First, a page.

As a warning of how Israeli policy is leading to tensions, we are later introduced to a Palestinian man, Ahmed, (complete with close-up of crying son) who was shot in the right thigh by an Israeli following a scuffle. No instance of Palestinian violence is offered for balance. Ahmed then tells of how the Israeli stepped over him and “shot a child”.

As the documentary draws to a close, the narrator once again interjects with her own tendentious opinions: “Those who know Jerusalem warn that this is a powder keg,” she says. “More than the city could be ignited if the Israelis persist in what they are doing.”

“Those who know Jerusalem?” Who might that be then? We cut back to Danny Siedermann, the BBC’s objective analyst of events. Widening the discussion and placing responsibility for the overall conflict squarely with Israel, he says: “This is the volcanic core of the conflict…what begins in Jerusalem doesn’t stay in Jerusalem.” He adds darkly that regimes could be destabilised from Pakistan to Morocco in the ensuing cataclysm.

Finally we move to the wider settlements outside Jerusalem and “The Wall”. Corbin concludes the documentary with the words: “The face of the city is changing and that makes the chances of peace even more remote.”

Well, you get the picture. Obviously the issue of Jerusalem excites passions inside Israel and outside it. Reasonable people can disagree on it. There are many shades of opinion to be assessed. And there is no reason why a BBC documentary should not reflect that. The problem is that the documentary does not reflect that reality at all.

Every Jewish step in East Jerusalam is presented as wrong and dangerous. All the important context has been removed. A clear ideological agenda has been pushed at the expense of basic standards of fair reporting.

Welcome to the world of the BBC. And welcome to yet another illustration of the slippery path to the deligitimisation of the world’s only Jewish state.



Official response of the Jerusalem Municipality’s to Jane Corbin claims on BBC Panorama’s “A Walk Through the Park” (Thursday, January 21, 2010)

Jane Corbin claimed on BBC Panorama’s “A Walk Through the Park” about eastern Jerusalem (aired on Monday January 18th at 2030 GMT) that: “Demolitions have been increasing in recent days, and in fact, we’ve got hold of a list that shows there’s another 40 to go before the end of the year. That’s because the municipal government has a budget that it has to use up for demolitions.”

In response, Stephan Miller, Foreign Media Spokesperson for Mayor Nir Barkat, issued the following statement:

“The amount of demolitions carried out by the Jerusalem Municipality every year is determined solely by the number of illegally constructed buildings erected by those residents who flouted the law. The number of structural demolitions conducted in eastern Jerusalem by the Jerusalem Municipality actually decreased in 2009 – from 86 in 2008 to 65 in 2009, a 25% decrease. Further, there is simply no connection whatsoever between the annual budget of the Jerusalem Municipality and the number of demolitions conducted. Throughout the program, Ms. Corbin presents a completely and utterly false representation of the facts and a distasteful distortion of reality.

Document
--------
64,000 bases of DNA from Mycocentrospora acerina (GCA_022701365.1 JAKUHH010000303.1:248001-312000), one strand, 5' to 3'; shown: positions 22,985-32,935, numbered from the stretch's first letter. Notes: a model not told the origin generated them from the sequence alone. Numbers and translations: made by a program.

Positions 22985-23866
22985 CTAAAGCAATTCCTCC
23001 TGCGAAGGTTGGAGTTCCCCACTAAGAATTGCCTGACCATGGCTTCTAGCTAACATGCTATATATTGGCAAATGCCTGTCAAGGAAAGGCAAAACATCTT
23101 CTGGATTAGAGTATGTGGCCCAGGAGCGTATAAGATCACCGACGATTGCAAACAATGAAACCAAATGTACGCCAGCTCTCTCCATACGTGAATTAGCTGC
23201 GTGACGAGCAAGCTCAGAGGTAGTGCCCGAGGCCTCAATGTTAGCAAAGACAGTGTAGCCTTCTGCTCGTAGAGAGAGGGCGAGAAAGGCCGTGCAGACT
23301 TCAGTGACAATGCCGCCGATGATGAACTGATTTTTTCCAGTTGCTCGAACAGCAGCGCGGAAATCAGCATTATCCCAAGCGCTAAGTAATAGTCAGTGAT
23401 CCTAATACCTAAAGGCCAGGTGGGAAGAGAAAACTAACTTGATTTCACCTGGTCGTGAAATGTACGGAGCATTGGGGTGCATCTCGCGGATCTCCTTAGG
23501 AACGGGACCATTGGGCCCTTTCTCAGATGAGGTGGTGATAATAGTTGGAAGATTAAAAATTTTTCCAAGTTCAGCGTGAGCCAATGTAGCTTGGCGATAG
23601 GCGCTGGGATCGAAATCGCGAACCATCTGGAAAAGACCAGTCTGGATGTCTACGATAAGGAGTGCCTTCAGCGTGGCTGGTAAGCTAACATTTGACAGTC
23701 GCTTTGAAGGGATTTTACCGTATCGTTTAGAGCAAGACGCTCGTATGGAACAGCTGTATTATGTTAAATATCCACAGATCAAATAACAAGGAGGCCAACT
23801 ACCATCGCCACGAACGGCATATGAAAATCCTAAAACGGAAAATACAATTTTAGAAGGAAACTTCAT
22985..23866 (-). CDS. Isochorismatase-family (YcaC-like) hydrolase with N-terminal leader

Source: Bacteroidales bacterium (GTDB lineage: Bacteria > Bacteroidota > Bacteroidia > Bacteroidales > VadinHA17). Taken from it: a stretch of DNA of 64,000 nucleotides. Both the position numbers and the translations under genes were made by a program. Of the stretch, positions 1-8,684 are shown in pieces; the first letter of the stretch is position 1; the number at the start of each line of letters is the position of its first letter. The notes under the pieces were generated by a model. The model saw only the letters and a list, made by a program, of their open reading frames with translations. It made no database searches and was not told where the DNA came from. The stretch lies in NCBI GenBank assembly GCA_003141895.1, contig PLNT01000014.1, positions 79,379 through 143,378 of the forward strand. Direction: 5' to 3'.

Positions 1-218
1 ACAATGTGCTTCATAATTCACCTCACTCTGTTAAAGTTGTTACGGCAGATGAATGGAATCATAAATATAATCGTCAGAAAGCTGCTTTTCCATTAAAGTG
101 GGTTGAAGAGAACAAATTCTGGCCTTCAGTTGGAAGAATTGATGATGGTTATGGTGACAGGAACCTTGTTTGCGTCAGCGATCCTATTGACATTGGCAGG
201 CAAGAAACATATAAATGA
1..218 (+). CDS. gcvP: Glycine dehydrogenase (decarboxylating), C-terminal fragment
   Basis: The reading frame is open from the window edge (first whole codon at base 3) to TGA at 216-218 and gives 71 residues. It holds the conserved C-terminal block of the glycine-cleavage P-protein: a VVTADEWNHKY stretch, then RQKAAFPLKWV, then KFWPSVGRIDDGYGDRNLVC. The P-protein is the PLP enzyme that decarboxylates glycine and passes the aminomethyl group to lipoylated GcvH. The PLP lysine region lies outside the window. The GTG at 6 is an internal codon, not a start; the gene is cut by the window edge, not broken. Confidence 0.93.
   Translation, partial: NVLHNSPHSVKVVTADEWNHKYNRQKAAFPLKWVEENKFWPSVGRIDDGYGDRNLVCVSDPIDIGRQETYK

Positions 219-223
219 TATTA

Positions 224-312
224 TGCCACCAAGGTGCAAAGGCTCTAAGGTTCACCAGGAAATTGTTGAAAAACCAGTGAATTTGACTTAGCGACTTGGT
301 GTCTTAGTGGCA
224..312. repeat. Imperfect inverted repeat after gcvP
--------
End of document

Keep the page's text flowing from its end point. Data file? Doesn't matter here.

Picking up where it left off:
“It would be prudent to ask Ms. Corbin what happened to her alleged list of 40 planned demolitions since her filming in late 2009. You’ll easily find yet another one of her distasteful distortions.”



“Haiti and Gaza are not the same”
By Catherine Philp: Analysis on news pages
From The Times
January 21, 2010

While dispensing with work permits crucial to aid work in the Palestinian territories Israel has been noisily trumpeting its own relief efforts – thousands of miles away in Haiti.

Israel’s image-burnishing efforts there stand in marked contrast to the barriers it is now throwing up to the same aid organisations it is sweating alongside in the rubble.

The work of Israeli doctors at an emergency field hospital in Port-au-Prince – where a 220-strong military medical team has treated thousands in a huge field hospital – has become the subject of an e-mail campaign lauding the relief mission.

Newspapers around the world, including The Times, have been flooded with identical e-mails contrasting the criticism of Israel’s disproportionate use of military force with the scale of its response to the Haiti earthquake.

“Many countries and world leaders have accused Israel of responding disproportionately to aggression from Hezbollah in Lebanon and Hamas in Gaza,” the e-mail says. “It is time that the world media speak of another disproportionate response from Israel.”

Israel calls this the “hasbara war”, or the struggle to control the PR aspects of the conflicts in which it is embroiled. Having learnt that a bad press can be as damaging to its standing as bombs are to its citizens, it exerts huge efforts to put across its side of the story. The struggle has reached a higher pitch this year in the wake of the Goldstone report into the war in Gaza, in which a UN investigator said that Israel and Hamas committed war crimes.

Yesterday the UN drew a comparison between the situations in Haiti and Gaza, noting that while the quake was an act of God, the collapse of Gaza’s health care system was the consequence of Israel’s man-made blockage.

All notes and summaries copyright © Tom Gross. All rights reserved.